Egyptian Geese, Lydd

                                  Green-winged Teal, Burrowes

                                  Wintry New Romney 

Friday 9 December 2022


Cold, dry and misty, N2 - With a nip in the air it was not a morning to be sitting about in a hide, so I opted for a long hike along the foreshore from Littlestone to Greatstone and likewise at Dungeness. There was no sign of any Snow Buntings at places that they`ve been seen before; infact the only passerines noted were a handful of Skylarks, Pied Wagtails, Starlings and Stonechats. As it was high tide there were plenty of waders either roosting on the shingle (Oystercatcher and Grey Plover) or feeding along the tideline (Turnstone, Ringed Plover, Redshank, Dunlin and Sanderling) along with scores of Black-headed and Common Gulls. A diversion to Lade pits turned up very little of note apart from 55 Curlews roosting in a field at the northern end on Romney Salts.

                                 Sanderlings and Dunlins, Littlestone beach

Wednesday 7 December 2022


 Cold, dry and sunny, light airs - At long last some `proper` wintry weather with bright sunshine and the promise of an "Arctic Blast" to come - superb, I love the cold! I started off at Lade pits first thing where wildfowl numbers were particularly low and grebes down to single figures. Raptors were prominent though with a couple of Marsh Harriers, Buzzards and Kestrels present behind the `mirrors`. The Whooper Swan pair were on ARC along with a host of Wigeons, Shovelers, Cormorants, five Pintails, two Marsh Harriers and a Goldeneye, plus five Cattle Egrets and two Glossy Ibis on the paddocks along Lydd Road. Surprise of the day came at Cockles Bridge where a covey of eight Red-legged Partridges were my first of the year; when I first moved down here 17 years ago they were common place, infact we even had them in the garden at Plovers! Local landowners who used to put Red-legs down for shooting now say its not worth their while as predation from, mainly Foxes and Buzzards is unsustainable. Moving onto Dengemarsh where at least eight White-fronts within a large flock of Greylags were viewable form the entrance to Manor Farm. On the airport fields a flock of 280 Curlews was noteworthy, while at least ten each of Bewick`s Swan and Pink-footed Goose showed distantly in fields from Hook`s Wall on Walland Marsh.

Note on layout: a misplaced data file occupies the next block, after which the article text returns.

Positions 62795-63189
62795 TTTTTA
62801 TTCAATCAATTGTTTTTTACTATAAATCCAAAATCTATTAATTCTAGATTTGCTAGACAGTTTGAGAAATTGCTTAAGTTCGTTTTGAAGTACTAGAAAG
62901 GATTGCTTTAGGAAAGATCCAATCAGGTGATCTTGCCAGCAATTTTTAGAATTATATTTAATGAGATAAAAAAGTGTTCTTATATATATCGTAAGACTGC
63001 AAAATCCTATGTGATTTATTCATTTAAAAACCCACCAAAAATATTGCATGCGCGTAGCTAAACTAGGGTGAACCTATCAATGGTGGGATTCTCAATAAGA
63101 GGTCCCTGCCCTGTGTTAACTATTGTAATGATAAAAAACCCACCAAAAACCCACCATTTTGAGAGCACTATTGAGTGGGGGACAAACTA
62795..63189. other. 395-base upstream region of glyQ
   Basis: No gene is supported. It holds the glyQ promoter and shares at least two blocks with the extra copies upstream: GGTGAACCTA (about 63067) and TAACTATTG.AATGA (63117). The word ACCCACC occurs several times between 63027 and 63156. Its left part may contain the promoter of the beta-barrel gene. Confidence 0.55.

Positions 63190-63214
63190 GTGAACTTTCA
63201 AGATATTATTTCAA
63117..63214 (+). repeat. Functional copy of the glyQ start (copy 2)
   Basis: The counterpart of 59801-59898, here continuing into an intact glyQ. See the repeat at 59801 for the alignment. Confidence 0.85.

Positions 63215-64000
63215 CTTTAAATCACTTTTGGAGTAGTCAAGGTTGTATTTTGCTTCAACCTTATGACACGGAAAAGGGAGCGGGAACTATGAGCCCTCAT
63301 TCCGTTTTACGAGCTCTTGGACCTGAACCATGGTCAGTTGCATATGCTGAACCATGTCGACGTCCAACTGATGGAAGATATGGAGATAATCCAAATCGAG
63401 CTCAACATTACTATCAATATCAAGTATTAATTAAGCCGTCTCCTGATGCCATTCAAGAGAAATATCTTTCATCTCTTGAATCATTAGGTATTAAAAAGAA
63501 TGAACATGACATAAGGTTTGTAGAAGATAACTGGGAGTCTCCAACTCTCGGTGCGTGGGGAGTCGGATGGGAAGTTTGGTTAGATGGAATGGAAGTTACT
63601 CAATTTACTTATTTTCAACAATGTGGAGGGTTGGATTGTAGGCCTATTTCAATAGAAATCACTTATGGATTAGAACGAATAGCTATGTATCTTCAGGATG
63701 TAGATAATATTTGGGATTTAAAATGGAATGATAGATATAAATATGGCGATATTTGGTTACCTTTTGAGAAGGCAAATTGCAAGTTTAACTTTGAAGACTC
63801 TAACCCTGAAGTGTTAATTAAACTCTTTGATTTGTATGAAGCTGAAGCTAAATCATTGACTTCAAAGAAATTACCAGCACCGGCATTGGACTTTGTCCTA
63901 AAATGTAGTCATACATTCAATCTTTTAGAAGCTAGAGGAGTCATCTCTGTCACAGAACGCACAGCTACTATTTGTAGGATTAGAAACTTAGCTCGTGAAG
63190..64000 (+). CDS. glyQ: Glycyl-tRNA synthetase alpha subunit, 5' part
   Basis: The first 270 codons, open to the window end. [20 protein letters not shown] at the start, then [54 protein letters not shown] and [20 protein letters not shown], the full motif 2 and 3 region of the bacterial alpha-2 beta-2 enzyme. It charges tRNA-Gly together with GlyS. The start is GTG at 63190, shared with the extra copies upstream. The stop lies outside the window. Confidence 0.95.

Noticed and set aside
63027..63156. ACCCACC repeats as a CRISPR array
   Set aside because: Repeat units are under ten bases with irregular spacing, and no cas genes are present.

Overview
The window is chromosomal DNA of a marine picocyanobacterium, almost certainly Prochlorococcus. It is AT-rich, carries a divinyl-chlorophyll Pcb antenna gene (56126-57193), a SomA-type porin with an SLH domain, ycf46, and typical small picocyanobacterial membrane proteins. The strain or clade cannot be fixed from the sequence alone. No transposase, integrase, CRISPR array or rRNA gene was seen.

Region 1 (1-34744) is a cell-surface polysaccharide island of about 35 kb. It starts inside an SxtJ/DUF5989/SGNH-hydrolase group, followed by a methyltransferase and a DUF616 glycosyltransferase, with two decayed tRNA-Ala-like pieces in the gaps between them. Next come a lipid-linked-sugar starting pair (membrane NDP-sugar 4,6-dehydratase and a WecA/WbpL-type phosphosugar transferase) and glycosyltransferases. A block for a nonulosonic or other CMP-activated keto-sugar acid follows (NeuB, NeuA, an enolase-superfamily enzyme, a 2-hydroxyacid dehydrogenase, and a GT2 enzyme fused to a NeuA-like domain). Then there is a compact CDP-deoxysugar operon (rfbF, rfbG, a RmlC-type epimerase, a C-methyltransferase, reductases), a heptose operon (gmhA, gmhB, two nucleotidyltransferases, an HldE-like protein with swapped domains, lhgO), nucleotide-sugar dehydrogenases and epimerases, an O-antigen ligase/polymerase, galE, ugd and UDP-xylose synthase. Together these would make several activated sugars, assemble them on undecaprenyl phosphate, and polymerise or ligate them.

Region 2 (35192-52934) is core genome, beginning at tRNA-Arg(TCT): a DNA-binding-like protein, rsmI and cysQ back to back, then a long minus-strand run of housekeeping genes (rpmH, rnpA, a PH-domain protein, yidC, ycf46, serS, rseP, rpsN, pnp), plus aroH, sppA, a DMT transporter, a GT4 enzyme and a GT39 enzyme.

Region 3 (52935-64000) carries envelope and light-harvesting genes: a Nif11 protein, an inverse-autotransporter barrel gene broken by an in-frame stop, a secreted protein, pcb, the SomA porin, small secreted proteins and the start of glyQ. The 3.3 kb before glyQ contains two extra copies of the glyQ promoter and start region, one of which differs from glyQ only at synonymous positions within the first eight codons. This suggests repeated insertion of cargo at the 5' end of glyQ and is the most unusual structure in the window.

Great White Egret, ARC

                                 Giant Puffballs, NR

Walk outs around New Romney of late have been noticeable for the paucity of small birds; infact there has been more avian interest in the garden with Goldcrest and Stock Dove the highlights and regular visits from a female Sparrowhawk which took a Collared Dove the other day. In the town park a Mistle Thrush can often be heard in full song, while a couple of football-size, over ripe puffballs were of note in a nearby paddock field.